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BY STEVE AUSTIN, ASLA

Landscape architecture can mitigate carbon emissions, but it is also implicated among the causes.

FROM THE JUNE 2017 ISSUE OF LANDSCAPE ARCHITECTURE MAGAZINE.

The Paris Agreement on climate change, created by the consensus of 197 nations, went into effect in November 2016 and has enormous implications for the practice of landscape architecture. If adhered to by its signatories, the agreement signals the end of the fossil fuel era by midcentury, well within the life spans of many landscape architects currently practicing. Though it may seem wonderfully “green,” this energy transition poses profound questions for the practice of landscape architecture at a time when the discipline is needed more than ever.

The Paris Agreement foretells a civilization powered nearly exclusively by renewably generated electricity, not fossil-fueled fire, like today. This will impose severe limits on landscape architecture’s materials, construction methods, and professional mobility. The agreement also portends a society with much less energy overall, as fossil fuels currently make up more than 80 percent of total energy consumed and cannot be easily replaced. These stark realities will challenge landscape architects to adapt to the impending zero-carbon future.

Last year set the record for the hottest year in measured history, breaking 2015’s record, which itself (more…)

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BY ZACH MORTICE

São Paolo is a small aquaponics farming settlement where residents and visitors gather medicinal compounds from the surrounding jungle. 2100: A Dystopian Utopia—The City After Climate Change, by Vanessa Keith/StudioTEKA (New York: Urban Research, 2017). Courtesy of Terreform.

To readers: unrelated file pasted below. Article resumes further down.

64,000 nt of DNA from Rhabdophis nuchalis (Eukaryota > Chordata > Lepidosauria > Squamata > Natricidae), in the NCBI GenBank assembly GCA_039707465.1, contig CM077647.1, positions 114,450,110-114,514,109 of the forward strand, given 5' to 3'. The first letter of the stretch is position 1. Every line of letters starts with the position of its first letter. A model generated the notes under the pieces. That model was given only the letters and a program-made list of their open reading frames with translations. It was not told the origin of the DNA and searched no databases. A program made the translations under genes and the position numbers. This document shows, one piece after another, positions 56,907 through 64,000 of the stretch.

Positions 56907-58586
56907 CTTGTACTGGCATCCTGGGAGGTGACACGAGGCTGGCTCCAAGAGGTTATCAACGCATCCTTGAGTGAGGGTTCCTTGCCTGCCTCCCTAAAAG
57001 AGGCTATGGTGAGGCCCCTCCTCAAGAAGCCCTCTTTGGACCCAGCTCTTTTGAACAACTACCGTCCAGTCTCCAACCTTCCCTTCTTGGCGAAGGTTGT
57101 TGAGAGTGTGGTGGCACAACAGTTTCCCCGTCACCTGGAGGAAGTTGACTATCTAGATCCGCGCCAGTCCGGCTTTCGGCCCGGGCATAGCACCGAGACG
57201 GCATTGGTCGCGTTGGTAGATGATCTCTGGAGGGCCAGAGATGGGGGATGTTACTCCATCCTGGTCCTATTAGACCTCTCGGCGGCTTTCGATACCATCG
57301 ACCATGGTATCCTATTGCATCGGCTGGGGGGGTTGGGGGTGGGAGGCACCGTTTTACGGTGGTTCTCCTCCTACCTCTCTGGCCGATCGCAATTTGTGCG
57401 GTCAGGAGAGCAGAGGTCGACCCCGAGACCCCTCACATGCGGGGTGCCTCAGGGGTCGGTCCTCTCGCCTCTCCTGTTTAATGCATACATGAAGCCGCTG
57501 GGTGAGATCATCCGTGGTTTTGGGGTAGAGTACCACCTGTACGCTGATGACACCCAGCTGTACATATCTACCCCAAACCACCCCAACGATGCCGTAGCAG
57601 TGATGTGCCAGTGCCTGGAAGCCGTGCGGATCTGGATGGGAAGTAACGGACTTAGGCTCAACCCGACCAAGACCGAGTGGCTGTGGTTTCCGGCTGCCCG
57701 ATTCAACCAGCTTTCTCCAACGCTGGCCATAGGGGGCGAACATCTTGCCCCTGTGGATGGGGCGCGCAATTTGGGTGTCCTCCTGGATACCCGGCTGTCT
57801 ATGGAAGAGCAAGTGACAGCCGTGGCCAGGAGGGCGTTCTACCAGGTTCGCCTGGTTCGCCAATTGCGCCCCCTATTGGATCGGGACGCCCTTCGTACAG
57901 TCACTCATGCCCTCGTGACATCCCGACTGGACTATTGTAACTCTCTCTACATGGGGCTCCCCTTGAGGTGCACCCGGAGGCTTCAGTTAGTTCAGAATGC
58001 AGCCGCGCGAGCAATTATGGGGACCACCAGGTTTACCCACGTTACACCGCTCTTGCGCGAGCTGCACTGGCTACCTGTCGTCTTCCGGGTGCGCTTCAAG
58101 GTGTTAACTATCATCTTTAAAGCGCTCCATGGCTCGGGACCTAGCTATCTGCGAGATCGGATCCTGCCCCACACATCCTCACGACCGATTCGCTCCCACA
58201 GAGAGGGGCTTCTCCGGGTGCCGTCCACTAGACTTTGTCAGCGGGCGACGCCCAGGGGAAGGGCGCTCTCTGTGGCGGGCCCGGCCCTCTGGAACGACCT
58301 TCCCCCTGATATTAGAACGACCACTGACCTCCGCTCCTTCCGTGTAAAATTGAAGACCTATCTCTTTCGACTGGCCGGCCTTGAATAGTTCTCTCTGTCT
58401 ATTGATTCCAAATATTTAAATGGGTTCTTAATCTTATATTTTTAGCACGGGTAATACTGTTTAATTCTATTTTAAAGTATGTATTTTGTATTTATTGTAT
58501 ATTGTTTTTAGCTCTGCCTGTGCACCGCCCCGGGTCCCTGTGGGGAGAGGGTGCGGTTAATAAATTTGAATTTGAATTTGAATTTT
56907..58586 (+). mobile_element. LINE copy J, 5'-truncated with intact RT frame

In the not-so-distant future, what remains of São Paulo is something like an ecoresort medical crop farm for ewoks. People from all over the world travel to its lush, frequently flooded rain forest and set up shop in ovular pods in the treetops connected by open-air skywalks. They farm fish, grow sugarcane, and harvest rare, medicinal compounds from the surrounding jungle. Crews deconstruct the old city, leaving more room for this life-saving flora to reassert itself.

A continent away, the city of Phoenix, Arizona, is also in the process of unbecoming. Residents of its single-family houses are cannibalizing their neighborhoods at the stern urging of statist security forces. (Let’s say something like United Nations troops, perhaps wearing black helmets instead of blue ones.) The nation’s sixth-largest city will be shrunk to a tiny fraction of its former size to make way for more massive solar energy farms that dominate the desert landscape. Former Arizonans are invited to move themselves along with the bricks and mortar of their communities to a burgeoning megacity in Vancouver. Some people don’t want to go, and are meeting in secret to talk about what to do if they’re forced.

Those companion (but tonally opposed) visions of the future begin with the same book, Vanessa Keith’s 2100: A Dystopian Utopia—The City After Climate Change, published by Terreform’s Urban Research, Michael Sorkin’s publishing imprint. It envisions a world where (more…)

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